Hoylake, July 16: Korea’s Y.E. Yang, Asia’s lone Major champion, does not want to be the forgotten man in golf.
The Asian Tour honorary member has hit hard times since his historic triumph over Tiger Woods at the 2009 PGA Championship, dropping to 464th in the latest world ranking after missing 11 cuts, including his last seven events, this season.
As he enters the final year of exemption from his Major success at this week’s Open Championship, the 42-year-old is hopeful of finally seeing some light at the end of a very long tunnel.
“It’s do or die right? I have to start playing well,” said Yang today.
“There have been a lot of things going on with me over the past year. I’m trying to sort things out and it’s getting better. I feel like I’m getting back to some form and the feel is slowly coming back. Hopefully I can turn it around in the next couple of months.
“Not a lot of players have consistent form year in, year out. If you look at the rankings, there are many players who have been up and have then come down. You’ve got to have an ebb, but you’ve got to try to flow back into it.”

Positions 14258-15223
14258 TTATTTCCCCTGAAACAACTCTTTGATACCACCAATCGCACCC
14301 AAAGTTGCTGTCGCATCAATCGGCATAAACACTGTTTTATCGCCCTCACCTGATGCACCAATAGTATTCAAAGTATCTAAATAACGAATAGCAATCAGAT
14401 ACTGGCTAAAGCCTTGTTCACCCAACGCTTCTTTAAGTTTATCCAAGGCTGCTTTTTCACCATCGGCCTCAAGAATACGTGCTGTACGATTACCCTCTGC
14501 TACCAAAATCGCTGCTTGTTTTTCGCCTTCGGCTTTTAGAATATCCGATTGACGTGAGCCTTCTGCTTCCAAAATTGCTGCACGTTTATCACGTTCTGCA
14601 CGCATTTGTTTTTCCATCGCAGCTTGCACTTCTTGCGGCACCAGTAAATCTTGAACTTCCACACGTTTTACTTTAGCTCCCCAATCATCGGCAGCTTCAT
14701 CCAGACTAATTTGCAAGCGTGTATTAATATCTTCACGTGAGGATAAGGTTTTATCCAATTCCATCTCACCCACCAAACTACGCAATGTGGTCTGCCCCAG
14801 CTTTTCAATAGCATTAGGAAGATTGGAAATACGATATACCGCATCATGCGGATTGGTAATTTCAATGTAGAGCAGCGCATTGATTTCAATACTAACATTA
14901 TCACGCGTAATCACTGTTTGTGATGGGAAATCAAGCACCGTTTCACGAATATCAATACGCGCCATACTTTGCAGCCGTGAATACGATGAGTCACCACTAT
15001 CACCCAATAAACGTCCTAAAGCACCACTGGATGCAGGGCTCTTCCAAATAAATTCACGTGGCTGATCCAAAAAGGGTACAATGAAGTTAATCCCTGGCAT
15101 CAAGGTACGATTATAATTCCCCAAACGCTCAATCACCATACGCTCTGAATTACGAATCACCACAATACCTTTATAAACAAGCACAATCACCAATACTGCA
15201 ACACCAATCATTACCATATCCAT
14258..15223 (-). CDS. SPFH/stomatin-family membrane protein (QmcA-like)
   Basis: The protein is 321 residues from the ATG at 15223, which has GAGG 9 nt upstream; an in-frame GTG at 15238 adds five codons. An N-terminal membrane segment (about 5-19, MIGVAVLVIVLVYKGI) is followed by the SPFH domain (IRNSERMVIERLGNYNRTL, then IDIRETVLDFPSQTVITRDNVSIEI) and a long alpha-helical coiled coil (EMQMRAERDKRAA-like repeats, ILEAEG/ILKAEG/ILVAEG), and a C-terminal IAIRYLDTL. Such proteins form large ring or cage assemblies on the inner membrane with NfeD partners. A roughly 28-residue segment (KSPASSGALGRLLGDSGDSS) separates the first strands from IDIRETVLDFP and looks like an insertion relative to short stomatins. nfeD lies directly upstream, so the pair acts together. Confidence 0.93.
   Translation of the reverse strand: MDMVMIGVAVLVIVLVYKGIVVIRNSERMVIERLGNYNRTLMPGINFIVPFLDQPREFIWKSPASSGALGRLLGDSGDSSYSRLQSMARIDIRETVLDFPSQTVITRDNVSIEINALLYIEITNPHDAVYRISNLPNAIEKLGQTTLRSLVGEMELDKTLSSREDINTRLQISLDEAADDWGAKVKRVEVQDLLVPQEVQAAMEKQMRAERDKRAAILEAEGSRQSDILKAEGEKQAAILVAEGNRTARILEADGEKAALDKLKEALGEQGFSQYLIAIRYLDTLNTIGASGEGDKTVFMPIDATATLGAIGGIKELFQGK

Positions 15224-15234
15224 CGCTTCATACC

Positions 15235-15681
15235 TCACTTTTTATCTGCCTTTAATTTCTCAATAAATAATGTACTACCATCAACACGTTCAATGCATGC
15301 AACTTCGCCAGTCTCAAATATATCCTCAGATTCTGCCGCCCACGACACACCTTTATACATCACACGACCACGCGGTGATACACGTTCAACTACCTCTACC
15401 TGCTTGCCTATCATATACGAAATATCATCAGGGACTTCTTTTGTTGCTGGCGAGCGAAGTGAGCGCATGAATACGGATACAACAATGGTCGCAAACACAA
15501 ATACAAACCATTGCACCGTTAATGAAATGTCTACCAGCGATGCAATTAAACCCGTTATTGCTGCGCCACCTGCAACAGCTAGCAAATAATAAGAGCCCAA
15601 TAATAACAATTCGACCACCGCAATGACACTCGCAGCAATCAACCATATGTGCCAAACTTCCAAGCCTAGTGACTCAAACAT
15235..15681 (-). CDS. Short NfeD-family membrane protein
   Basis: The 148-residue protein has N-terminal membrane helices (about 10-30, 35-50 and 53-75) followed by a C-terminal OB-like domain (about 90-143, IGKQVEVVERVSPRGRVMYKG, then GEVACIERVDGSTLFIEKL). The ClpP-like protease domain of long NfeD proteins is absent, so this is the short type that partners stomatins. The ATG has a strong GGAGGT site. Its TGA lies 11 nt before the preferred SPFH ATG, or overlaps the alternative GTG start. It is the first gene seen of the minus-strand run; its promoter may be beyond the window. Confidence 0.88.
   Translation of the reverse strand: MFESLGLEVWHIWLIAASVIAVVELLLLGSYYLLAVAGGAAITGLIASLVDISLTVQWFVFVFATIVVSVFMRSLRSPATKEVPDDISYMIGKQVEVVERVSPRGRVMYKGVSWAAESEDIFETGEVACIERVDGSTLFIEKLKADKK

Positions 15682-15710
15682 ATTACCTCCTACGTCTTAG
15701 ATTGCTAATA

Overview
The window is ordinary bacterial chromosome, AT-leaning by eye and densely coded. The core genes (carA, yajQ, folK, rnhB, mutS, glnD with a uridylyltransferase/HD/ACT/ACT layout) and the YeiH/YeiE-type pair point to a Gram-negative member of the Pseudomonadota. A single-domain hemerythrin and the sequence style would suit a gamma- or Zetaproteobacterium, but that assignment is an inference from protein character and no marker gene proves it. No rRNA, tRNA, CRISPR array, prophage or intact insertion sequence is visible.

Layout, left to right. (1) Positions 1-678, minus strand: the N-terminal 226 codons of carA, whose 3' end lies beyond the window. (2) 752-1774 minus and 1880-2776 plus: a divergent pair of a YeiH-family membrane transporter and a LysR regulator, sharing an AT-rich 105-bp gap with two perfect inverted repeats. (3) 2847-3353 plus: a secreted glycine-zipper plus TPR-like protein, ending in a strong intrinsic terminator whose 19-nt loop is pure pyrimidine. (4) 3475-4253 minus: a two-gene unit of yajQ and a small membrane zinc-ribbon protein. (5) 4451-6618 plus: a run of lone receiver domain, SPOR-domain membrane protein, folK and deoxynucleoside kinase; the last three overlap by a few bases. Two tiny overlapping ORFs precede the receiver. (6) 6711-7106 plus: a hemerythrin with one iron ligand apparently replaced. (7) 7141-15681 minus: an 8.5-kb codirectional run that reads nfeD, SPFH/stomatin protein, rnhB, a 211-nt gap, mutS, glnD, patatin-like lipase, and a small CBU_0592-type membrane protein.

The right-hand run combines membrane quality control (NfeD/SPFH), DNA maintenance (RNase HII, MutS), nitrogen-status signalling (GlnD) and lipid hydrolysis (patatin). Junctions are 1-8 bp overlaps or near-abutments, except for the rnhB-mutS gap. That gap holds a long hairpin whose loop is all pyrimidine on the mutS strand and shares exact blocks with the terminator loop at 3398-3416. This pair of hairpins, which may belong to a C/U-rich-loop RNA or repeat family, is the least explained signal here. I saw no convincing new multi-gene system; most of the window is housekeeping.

With his exemption on the PGA Tour also expiring at the end of this season, Yang naturally feels the pressure to perform to keep his playing status in the United States.
“I have to loosen up a little bit. I’ve put so much pressure on myself in the past few months trying to stay on the PGA Tour. I just think that I need to relax a bit and ease up a little bit more,” he said.
He hopes the missing links to his game will fall into place at Royal Liverpool, host of this week’s Open Championship. With near ideal conditions the past two days, Yang knows he must make the most of his opportunities.
“On this course, it’s all about getting up onto the green. Once you’re there, it’s not too difficult like the other Opens as they’re relatively flat. But from tee to green, that would be the key as that’s where shots will be dropped,” he said.
“The weather is every changing in England, although it’s not as bad as Scotland. You have to be prepared for the weather which is unpredictable. I’m going to prepare for the worse. If it’s great conditions, the scores will be lower but you can’t expect the weather to stay like this in the Open.”
Source: Asian Tour